Referred to you. This may not be essential, but being referred to a financial advisor by a trusted friend, relative or other person gives you the confidence to make this critical and important decision. We are fortunate (and greatly appreciative) that nearly all of our new clients are referred to us by current clients or others who know us professionally, such as attorneys or other CPAs. The advisor should be very familiar or have the expertise to deal with your specific issues. For example, we have extensive experience working with people who have gone through life transitions, such as the loss of a spouse or divorce. If a prospect came to us with a disabled child, which requires a specific type of trust and planning needs, we would recommend them to an advisor with expertise in those matters.

A fiduciary. This means that your advisor and the firm have a legal responsibility and obligation to always act in YOUR financial best interest, not in the best interest of the firm. This may surprise you, but many of the major brokerage firms, banks and insurance companies do not meet this standard. If you are considering switching advisors or questioning your current firm, ask if they meet the fiduciary standard. The answer should be a clear YES. If they don’t answer with a clear yes, and begin to give you a long explanation, they are likely not fiduciaries and that is NOT in your best interest. We feel you should only work with an advisor that meets the fiduciary standard for all of your investments.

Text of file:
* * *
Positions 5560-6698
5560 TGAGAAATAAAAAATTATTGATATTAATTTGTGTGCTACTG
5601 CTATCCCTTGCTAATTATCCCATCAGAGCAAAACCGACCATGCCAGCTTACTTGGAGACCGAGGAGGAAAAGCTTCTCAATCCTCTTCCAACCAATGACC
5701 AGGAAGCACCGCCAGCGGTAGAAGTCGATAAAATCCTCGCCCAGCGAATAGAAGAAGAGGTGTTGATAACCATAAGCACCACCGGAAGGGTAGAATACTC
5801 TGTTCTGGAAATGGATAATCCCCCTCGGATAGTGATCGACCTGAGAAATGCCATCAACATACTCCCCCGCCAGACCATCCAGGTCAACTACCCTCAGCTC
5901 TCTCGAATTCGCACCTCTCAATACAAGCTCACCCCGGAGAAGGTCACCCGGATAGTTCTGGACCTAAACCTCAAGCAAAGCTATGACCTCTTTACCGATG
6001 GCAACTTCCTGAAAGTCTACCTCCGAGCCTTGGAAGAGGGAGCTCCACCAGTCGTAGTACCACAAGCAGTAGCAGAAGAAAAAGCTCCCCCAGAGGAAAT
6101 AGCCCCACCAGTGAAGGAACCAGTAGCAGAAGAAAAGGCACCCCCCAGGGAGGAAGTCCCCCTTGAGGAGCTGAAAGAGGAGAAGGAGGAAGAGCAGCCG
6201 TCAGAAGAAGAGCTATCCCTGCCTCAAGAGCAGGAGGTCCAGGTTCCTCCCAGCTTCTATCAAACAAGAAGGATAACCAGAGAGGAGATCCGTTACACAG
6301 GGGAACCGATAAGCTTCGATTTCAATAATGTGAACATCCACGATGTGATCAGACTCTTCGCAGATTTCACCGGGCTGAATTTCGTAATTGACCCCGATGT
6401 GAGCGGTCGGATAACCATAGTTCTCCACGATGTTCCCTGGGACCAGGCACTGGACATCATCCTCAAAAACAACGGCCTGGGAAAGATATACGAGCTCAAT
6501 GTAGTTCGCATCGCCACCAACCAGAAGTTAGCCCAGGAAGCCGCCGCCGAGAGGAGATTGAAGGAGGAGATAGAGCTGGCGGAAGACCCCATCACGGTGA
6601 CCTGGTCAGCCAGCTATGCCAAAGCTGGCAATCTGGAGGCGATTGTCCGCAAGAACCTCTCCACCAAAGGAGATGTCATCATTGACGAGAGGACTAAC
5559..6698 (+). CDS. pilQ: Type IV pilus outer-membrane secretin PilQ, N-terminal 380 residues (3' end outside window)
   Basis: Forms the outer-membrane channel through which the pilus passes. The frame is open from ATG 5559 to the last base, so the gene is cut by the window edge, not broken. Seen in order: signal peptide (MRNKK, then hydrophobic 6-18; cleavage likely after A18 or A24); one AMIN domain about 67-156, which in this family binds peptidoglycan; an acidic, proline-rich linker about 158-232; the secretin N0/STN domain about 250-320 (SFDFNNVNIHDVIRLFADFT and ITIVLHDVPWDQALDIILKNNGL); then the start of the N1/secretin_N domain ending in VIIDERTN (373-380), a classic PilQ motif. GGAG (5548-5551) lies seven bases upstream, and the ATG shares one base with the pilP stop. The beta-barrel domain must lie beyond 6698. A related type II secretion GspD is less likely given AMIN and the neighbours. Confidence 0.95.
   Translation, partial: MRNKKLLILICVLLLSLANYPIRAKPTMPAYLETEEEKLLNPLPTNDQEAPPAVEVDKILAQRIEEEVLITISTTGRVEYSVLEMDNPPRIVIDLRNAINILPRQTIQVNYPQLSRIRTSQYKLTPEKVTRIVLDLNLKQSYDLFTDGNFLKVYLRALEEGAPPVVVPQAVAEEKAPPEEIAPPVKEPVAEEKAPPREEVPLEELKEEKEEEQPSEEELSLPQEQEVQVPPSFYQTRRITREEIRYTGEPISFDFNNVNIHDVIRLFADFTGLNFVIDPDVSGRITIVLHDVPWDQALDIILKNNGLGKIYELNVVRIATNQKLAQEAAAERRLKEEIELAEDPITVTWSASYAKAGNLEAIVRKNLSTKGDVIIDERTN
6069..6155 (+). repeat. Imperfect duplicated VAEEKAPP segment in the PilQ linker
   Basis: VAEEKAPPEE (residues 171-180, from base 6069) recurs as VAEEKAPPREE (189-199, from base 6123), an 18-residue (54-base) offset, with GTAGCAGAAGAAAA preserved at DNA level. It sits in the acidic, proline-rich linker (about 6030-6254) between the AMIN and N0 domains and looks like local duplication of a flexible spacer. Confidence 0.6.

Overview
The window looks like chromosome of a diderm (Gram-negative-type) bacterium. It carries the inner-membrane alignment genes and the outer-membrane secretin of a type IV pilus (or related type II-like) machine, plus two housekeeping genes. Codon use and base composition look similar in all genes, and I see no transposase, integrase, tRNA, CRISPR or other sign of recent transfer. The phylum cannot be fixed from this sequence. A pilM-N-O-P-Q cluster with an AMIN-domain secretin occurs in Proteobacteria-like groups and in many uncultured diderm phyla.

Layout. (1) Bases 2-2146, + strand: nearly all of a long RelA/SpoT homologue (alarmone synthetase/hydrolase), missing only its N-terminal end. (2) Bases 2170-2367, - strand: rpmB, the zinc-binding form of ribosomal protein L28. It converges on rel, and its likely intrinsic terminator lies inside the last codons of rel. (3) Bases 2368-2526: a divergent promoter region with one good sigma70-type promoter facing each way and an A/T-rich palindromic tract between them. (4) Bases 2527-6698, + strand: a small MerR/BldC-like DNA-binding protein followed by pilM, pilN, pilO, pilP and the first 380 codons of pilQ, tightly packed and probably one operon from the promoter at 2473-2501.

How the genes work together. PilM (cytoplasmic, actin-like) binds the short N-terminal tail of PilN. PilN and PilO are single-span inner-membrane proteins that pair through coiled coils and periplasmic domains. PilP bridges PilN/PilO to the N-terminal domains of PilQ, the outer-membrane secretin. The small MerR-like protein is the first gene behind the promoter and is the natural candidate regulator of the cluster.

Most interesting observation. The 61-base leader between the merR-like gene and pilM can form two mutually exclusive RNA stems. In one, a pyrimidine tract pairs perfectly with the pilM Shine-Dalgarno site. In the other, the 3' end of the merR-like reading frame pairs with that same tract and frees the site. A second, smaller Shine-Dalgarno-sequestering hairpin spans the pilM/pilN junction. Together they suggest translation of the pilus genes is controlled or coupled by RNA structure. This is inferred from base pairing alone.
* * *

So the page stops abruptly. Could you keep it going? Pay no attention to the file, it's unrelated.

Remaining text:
Fee-only. An excellent financial advisor should not charge commissions, sales charges or loads for any investments which are recommended to you. You should be able to clearly understand how the advisor and their firm are paid. The explanation should be simple and direct. Do they charge you an advisory fee for their services, based on the assets which are being managed? That’s fine. We do. If they recommend mutual funds, are they being compensated in any way by the mutual fund company? For us, the answer is no. If the answer from another firm is yes, they are not fee-only. They may not be acting in your best interest. Many brokers do not clearly disclose mutual fund compensation, so you really need to ask directly about this.